- Data: structured and unstructured, sourced from both inside and outside the organisation, established and new.
- Methods: data transformation, and then data mining, machine learning, statistical, mathematical, and other analytical methods.
- Tools: as appropriate to method, from programming languages through to GUI applications, from commodity and open source through to commercial tools.
- Analysts: the lab enables the organisation to evaluate the technical abilities and innovative propensities of its analysts, as well as those on offer from external service providers, without many of the interfering factors present in operationally hardened IT environments.
Its outputs are:
- BI prototypes
- Instantiation candidates
- Identifies data and knowledge gaps: Analysing data and generating insights brings to light new data needs and exposes gaps in knowledge which may impact the business. Additional data may need to be sourced, gathered through survey, collected by tweaking an existing business process, or purchased from a third party. Additional analyses and subject matter expertise may be required to close knowledge gaps.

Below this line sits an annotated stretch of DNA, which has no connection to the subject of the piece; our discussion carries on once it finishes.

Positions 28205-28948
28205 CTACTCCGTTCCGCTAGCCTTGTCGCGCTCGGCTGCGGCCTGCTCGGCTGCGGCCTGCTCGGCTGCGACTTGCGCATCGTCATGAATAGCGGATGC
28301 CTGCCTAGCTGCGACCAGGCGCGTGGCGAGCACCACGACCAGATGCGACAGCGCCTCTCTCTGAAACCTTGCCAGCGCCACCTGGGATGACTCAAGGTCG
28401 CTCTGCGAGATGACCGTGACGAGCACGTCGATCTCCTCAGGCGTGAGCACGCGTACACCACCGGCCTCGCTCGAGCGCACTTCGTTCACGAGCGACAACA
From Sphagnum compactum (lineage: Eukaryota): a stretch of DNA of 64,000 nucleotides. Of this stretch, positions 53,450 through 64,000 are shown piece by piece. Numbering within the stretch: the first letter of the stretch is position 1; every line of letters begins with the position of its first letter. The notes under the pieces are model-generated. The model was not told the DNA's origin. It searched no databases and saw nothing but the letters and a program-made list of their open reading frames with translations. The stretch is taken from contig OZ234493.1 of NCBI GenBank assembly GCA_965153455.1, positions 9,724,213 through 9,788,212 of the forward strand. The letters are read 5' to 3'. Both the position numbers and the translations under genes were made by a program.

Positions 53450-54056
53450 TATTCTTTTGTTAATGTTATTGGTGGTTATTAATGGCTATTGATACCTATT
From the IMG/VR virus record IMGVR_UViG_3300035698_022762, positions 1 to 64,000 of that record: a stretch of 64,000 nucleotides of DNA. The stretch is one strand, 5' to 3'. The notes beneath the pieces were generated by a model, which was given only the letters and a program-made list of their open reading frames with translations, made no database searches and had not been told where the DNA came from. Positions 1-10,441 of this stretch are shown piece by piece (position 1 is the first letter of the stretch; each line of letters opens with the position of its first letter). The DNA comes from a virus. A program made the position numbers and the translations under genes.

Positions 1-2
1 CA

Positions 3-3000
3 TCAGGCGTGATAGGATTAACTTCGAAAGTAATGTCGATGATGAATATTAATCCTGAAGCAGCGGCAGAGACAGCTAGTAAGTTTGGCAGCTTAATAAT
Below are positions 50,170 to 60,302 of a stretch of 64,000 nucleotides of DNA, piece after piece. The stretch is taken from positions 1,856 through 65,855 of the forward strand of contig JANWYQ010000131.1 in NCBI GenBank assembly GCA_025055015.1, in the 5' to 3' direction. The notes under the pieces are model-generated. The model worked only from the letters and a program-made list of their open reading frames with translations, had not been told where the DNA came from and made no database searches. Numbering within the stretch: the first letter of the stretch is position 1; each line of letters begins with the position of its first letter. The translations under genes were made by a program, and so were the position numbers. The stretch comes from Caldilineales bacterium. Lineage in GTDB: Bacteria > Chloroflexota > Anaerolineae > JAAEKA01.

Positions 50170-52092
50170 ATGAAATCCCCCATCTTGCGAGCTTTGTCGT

- Resolves disharmonies: All businesses struggle with ‘different views of the truth’, and it’s often the crunching of data which brings these to light. Disharmonies might be within or between data sets, or between conventional wisdom and the drivers of a model. They could relate to anything from actual observations to tacit assumptions. Resolving such disharmonies—harmonisation—involves identifying, scoping, validating, and correcting them.
These last two are not the core business of Analytics, but they’re important activities, and doing Analytics naturally leads to them. Most organisations don’t explicitly provision for them, but arguably they should. The lab is as good a home for them as any other.